Why are PCBs / printed circuit boards always green?

Anyone who walks into the remanufacturing department of ACtronics will often see another colour in addition to the purple work wear, that's the colour green! This has everything to do with the shiny printed circuit boards that can be seen at the various workstations. But why is a PCB actually green? Is there a reason for these green circuit boards? We went to investigate!

First of all, it might be good to explain what the green plate actually does. This layer, which is actually almost always green, is a solder mask. This mask is applied to the copper traces of a printed circuit board to insulate and protect against oxidation and to prevent solder bridges. A solder bridge is an inadvertent electrical connection between two conductors caused by soldering tin. A solder mask is essential for PCBs that are automatically soldered using reflow or wave soldering techniques. The various components are then placed on this protected green printed circuit board.

Various theories about green PCBs

Why are those PCBs normally supplied in the same colour? There are several theories about this. Here's a small overview:

  • It would be based on old military requirements
  • It would have been a matter of recognition. Most laminates developed at the time of the first printed circuit boards were already green. So it would provide recognition
  • Green provides a great contrast if you printed white text on it, so it would also provide the greatest human response
  • Mixing the hardener and the base resin would have resulted in a green colour and it was kept that way at the time

But which of these theories is correct, or is it a combination of the stories that makes for the truth? The green circuit boards are said to be the result of various experiments to make the circuit board just look nice visually. If you mixed the original resin and hardener together, you got a brown colour that didn't look very nice. The resin had a brown-yellow colour, while the hardener had a mud brown colour. Mixing this created a honey-like colour that wasn't exactly appealing. So it's the developers' task to come up with a nicer colour. They got to work with different pigments, first testing with red and blue. Red gave a rusty colour and blue a dark brown. So no success. When yellow pigment was used in the mixture in addition to the blue pigment, an acceptable green color was created that closely resembled the green hue that many laminate materials had at the time. This has ensured that green has been the standard for PCB production for decades.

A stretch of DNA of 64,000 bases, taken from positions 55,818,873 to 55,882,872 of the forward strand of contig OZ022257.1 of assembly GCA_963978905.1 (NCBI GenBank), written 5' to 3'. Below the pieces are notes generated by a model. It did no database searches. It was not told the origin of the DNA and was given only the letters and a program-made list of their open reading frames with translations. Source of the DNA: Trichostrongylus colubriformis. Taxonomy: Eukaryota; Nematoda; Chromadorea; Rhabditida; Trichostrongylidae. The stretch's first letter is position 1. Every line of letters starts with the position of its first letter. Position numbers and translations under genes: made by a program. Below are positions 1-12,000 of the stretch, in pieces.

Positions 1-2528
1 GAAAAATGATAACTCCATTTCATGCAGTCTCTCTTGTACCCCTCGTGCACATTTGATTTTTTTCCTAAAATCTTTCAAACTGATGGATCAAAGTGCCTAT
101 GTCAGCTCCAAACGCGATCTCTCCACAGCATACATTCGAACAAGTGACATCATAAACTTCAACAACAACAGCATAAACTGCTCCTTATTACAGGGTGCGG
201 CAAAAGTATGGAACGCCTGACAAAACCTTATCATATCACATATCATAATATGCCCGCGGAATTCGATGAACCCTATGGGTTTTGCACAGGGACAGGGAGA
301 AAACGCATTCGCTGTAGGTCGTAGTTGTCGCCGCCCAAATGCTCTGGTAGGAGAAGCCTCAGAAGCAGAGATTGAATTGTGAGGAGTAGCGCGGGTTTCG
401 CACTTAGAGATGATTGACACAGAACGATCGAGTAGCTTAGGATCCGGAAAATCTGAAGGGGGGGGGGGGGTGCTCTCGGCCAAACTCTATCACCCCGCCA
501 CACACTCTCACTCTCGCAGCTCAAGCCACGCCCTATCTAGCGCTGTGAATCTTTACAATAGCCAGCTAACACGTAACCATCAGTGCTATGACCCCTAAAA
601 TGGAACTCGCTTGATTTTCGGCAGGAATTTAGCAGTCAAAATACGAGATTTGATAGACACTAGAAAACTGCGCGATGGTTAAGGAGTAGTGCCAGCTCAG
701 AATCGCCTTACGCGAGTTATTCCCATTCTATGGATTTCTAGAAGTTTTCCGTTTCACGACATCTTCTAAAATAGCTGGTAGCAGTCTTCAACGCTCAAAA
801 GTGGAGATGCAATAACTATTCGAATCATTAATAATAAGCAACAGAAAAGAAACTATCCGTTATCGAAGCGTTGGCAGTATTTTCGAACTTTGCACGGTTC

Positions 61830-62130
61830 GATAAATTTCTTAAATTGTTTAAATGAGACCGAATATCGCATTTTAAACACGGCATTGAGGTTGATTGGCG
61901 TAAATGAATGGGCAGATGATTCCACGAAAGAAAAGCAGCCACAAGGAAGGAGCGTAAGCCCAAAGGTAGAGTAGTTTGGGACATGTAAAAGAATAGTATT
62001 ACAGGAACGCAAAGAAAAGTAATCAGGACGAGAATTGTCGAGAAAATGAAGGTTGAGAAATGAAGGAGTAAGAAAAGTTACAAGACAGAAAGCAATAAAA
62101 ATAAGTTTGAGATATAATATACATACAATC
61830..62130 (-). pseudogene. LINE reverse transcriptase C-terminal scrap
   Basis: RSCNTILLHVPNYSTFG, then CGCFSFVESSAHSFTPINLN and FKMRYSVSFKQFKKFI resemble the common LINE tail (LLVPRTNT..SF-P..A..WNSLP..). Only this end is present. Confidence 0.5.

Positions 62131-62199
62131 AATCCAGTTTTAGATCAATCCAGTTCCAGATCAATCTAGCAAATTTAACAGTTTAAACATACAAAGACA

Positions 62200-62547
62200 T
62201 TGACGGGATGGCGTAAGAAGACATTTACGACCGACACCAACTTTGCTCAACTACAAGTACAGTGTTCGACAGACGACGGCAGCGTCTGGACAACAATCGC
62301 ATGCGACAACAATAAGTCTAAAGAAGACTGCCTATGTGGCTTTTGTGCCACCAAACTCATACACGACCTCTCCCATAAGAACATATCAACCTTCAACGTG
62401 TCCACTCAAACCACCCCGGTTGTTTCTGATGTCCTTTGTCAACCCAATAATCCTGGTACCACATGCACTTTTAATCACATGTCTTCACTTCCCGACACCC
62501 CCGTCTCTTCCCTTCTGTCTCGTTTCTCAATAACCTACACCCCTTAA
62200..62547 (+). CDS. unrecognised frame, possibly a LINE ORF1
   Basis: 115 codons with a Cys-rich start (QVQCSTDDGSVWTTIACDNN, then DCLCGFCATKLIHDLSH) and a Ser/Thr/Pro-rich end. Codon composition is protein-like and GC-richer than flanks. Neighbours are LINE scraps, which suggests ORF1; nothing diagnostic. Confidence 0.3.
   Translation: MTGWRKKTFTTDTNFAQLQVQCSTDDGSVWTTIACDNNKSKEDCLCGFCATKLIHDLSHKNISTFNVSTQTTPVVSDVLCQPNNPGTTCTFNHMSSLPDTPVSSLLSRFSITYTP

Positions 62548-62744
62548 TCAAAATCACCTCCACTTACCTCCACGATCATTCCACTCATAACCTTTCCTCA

Also in other colours?

Are printed circuit boards ever made in a different colour? Yes they are! Consider, for example, the printed circuit board of the Delphi Delco Multec, which is blue. Especially in the computer sector, manufacturers try to appeal to their target group with special and unique features, which undoubtedly include a different colour printed circuit board. Still, we don't see a red or pink circuit board in an ECU happening very quickly.